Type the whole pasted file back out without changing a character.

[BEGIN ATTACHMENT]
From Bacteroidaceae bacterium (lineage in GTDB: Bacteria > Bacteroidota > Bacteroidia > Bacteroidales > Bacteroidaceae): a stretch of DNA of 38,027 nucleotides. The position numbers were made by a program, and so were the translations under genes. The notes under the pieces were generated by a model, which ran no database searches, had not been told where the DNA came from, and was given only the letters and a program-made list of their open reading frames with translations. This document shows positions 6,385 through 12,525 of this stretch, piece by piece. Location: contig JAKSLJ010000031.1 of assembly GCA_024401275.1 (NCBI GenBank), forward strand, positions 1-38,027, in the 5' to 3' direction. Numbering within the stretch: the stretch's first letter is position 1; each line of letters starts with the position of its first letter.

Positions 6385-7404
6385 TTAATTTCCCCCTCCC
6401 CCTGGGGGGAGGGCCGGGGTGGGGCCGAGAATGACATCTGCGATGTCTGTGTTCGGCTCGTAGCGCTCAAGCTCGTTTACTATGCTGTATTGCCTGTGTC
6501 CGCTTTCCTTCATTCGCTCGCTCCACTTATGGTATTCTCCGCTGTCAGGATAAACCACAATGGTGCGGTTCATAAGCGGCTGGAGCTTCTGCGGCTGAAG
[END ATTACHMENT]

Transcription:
From Bacteroidaceae bacterium (lineage in GTDB: Bacteria > Bacteroidota > Bacteroidia > Bacteroidales > Bacteroidaceae): a stretch of DNA of 38,027 nucleotides. The position numbers were made by a program, and so were the translations under genes. The notes under the pieces were generated by a model, which ran no database searches, had not been told where the DNA came from, and was given only the letters and a program-made list of their open reading frames with translations. This document shows positions 6,385 through 12,525 of this stretch, piece by piece. Location: contig JAKSLJ010000031.1 of assembly GCA_024401275.1 (NCBI GenBank), forward strand, positions 1-38,027, in the 5' to 3' direction. Numbering within the stretch: the stretch's first letter is position 1; each line of letters starts with the position of its first letter.

Positions 6385-7404
6385 TTAATTTCCCCCTCCC
6401 CCTGGGGGGAGGGCCGGGGTGGGGCCGAGAATGACATCTGCGATGTCTGTGTTCGGCTCGTAGCGCTCAAGCTCGTTTACTATGCTGTATTGCCTGTGTC
6501 CGCTTTCCTTCATTCGCTCGCTCCACTTATGGTATTCTCCGCTGTCAGGATAAACCACAATGGTGCGGTTCATAAGCGGCTGGAGCTTCTGCGGCTGAAG